Bristol's Role in the Slave Trade and Abolition
After the market town of Brycgstow developed into a port in the 11th century, the town became a major centre for the Anglo-Saxon slave trade. Men, women and children captured in Wales or northern England were traded through Bristol to Dublin as slaves, from where the Viking rulers of Dublin would sell them on throughout the known world. Eventually this trade was forbidden by the crown, though it carried on in secret for many years.
Around the time of British colonization in the Caribbean and Americas during the 17th century, slaves were once again becoming an increasingly important commodity. However, prior to 1698, all trade (including slavery) between British and African countries was controlled by the Royal African Company, based in London.
It was largely due to pressure from the Bristol-based Society of Merchant Venturers, an organization of elite merchants, that this monopoly was eventually broken. At this point, the first Bristol slave ship, the Beginning, promptly purchased enslaved Africans and delivered them to the Caribbean.
The slave trade then boomed, with Bristol being one of the three points of the slave triangle (the others being Africa and the West Indies). Between 1697 and 1807, 2,108 known slaving voyages were made by Bristol ships. Bristol had been a comparatively wealthy city prior to this trade, which brought yet further prosperity.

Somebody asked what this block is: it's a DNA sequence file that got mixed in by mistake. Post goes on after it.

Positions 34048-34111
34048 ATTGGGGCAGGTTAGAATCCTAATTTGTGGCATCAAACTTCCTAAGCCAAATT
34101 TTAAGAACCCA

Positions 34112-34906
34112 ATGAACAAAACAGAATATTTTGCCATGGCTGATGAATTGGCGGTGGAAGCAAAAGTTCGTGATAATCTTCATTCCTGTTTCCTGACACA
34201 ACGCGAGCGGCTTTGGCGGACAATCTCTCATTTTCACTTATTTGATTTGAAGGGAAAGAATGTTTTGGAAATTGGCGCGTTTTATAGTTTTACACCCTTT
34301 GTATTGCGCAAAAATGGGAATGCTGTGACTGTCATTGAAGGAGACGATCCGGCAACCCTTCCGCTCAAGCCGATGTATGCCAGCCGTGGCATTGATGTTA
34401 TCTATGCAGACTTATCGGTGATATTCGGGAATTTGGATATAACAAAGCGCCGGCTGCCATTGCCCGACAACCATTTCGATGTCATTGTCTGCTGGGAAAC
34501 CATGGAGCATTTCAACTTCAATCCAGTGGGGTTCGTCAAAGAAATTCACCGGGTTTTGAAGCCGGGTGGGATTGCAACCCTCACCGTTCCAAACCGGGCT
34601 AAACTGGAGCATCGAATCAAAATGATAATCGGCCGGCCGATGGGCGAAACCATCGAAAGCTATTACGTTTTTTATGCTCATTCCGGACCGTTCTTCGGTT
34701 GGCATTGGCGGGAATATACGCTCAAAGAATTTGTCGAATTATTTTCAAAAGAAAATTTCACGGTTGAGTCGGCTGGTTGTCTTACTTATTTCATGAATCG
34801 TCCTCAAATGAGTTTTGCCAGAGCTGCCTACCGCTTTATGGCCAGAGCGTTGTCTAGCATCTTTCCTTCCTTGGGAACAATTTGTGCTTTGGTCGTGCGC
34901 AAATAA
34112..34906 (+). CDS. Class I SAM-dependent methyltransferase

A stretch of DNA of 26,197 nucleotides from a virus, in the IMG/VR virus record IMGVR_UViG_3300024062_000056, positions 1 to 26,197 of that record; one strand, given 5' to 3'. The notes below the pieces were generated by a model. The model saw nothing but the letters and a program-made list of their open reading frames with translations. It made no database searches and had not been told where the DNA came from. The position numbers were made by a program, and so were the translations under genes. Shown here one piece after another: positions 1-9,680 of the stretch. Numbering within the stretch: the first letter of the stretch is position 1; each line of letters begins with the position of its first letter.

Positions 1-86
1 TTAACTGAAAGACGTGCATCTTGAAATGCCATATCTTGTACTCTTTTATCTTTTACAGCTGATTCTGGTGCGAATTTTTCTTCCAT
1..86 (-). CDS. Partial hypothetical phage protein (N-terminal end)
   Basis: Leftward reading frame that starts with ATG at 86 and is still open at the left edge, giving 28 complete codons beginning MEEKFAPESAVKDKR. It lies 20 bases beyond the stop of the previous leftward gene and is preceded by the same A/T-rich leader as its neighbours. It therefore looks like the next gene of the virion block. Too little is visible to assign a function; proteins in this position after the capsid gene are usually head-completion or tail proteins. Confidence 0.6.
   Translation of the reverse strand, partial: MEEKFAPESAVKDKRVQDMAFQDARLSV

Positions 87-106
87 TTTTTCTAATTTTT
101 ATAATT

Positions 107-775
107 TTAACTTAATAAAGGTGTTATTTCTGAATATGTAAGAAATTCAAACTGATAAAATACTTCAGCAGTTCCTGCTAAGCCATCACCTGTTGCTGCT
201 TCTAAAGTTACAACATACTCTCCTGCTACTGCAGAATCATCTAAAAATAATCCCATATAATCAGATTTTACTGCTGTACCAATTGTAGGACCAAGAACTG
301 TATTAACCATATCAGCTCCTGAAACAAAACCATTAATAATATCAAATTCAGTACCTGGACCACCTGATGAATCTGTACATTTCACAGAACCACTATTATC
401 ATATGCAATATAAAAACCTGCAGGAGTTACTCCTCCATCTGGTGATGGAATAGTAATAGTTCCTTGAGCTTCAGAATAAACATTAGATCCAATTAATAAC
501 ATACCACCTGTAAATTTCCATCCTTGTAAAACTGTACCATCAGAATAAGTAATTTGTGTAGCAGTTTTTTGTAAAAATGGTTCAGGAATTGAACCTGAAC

The slave trade also created a demand for cheap brassware, causing a boom in the copper and brass manufacturing industries of the Avon valley, which in turn led to the development of the Industrial Revolution in the area.
Some of the earliest campaigns against slavery began in the 18th century, with many prominent opponents coming from or having strong connections with Bristol. These included Anne Yearsley, Hannah More, Harry Gandey, Mary Carpenter, Robert Southey, William Wordsworth and Samuel Coleridge. Bristol's Seven Stars public house is still noted for its association with abolitionist Thomas Clarkson, who visited in 1787 and used the pub as a base for his research into Bristol's slave trade.
In May of that year, the Committee for the Abolition of the Slave Trade was formed, with the Slave Trade Act 1807 eventually abolishing the slave trade in the British Empire. Slavery itself remained legal until the Slavery Abolition Act 1833.